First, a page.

- In the alternative, the USPTO may allow registration of the mark only on the Supplemental Trademark Register.
- If your mark is comprised of several words but contains one or more descriptive elements, the Examiner may permit registration of the mark with a disclaimer of the descriptive or generic term(s).
- Under current U.S. trademark law, a mark is considered merely descriptive if it describes an ingredient, quality, characteristic, function, feature, purpose or use of the specified goods or services.
- a. If your mark is geographically descriptive, or
- b. If your mark is geographically deceptively misdescriptive.
- The USPTO is exacting when it comes to trademark specimens. If your specimen differs in any way from the drawing of your mark shown in the trademark application or the goods or services specified, the Examiner may refuse registration on the basis of an improper specimen.
- This is a non-substantive refusal that can usually be overcome by submitting a proper, matching specimen.
- Merely Descriptive or Genericness – If your mark lacks sufficient distinctiveness when used in connection with your proposed goods or services, the USPTO may refuse registration based on mere descriptiveness.
- Geographic Significance – There are two bases on which the USPTO may refuse registration based on geographic indicators,
- Improper Specimen – The USPTO may refuse registration of your mark if the specimen submitted to show use of your mark in commerce fails to exactly depict the mark as submitted for registration or doesn’t match the goods or services listed in the application.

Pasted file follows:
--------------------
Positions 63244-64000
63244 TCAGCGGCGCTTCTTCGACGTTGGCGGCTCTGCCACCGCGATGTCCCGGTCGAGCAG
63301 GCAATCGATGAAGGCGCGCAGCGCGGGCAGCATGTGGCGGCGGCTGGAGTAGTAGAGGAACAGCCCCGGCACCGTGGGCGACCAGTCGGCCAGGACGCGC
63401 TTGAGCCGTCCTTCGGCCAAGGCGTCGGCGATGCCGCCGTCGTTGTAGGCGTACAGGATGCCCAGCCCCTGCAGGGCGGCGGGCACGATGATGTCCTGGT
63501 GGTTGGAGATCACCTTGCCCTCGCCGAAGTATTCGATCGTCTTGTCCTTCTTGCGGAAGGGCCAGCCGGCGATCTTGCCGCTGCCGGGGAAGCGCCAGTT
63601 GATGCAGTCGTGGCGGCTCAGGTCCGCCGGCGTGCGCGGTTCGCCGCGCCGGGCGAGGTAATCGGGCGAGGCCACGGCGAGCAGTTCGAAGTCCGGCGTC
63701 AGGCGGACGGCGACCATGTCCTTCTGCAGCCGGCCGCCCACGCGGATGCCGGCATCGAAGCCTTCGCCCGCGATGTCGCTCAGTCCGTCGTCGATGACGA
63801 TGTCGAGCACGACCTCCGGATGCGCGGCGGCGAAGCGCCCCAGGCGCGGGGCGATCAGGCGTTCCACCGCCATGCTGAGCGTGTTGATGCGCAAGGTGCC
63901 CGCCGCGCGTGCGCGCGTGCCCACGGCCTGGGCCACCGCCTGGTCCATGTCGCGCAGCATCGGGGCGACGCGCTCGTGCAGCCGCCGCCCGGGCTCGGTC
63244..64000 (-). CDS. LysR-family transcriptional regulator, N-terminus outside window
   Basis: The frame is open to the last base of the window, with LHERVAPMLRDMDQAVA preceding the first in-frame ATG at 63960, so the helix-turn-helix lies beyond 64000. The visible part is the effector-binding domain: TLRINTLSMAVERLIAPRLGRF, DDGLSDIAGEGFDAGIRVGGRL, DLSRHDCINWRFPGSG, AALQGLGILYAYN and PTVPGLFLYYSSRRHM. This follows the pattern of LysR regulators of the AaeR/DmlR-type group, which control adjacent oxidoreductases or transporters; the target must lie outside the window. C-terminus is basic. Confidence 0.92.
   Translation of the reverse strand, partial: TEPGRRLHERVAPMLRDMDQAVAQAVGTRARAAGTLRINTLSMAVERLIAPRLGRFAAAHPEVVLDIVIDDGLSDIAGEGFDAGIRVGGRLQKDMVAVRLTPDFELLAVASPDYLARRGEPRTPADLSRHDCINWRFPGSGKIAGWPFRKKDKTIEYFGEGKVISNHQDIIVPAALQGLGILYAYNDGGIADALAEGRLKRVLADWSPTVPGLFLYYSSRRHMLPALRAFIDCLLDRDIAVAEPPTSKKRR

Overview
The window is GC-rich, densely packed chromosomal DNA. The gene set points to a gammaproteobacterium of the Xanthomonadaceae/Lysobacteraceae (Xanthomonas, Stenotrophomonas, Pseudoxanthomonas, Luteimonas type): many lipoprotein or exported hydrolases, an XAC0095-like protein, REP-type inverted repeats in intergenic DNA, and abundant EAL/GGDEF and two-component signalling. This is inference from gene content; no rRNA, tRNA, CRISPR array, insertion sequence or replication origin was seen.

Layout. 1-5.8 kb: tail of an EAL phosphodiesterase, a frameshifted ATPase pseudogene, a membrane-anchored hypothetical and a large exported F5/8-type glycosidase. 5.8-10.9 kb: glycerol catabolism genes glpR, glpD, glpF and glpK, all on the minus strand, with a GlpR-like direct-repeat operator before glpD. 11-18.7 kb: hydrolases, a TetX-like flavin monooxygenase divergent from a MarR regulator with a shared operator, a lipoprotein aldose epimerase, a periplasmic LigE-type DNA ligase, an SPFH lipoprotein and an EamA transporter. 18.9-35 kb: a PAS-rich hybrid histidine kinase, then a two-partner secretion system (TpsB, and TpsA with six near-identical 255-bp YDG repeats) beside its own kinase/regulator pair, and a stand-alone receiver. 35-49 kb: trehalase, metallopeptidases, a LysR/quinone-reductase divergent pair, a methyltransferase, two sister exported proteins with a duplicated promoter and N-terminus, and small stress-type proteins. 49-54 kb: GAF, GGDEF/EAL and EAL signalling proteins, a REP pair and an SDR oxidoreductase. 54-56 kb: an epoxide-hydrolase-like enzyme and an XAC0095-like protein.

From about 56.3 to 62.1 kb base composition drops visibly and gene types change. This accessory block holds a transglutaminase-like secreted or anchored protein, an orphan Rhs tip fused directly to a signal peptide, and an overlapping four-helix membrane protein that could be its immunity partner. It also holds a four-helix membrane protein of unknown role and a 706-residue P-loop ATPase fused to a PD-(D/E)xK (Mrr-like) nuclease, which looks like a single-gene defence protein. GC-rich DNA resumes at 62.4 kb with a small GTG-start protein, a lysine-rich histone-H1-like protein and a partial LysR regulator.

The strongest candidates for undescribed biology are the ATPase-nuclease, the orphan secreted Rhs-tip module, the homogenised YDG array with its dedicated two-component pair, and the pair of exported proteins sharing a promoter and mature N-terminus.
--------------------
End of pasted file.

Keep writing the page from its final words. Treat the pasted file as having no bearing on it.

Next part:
- If your mark includes a geographic region or location and the goods actually originate from that region, and the purchasing public is likely to believe that the goods originated from that region, your mark may be refused registration based on geographic descriptiveness (e.g., California Wine).
- On the other hand, if your mark includes a geographic indicator but the goods do not originate from the region, but the public is likely to believe they do originate from that region and that is an important part of their purchasing decision, then your mark may be deemed geographically deceptively misdescriptive. In both cases, the USPTO may refuse registration of the mark.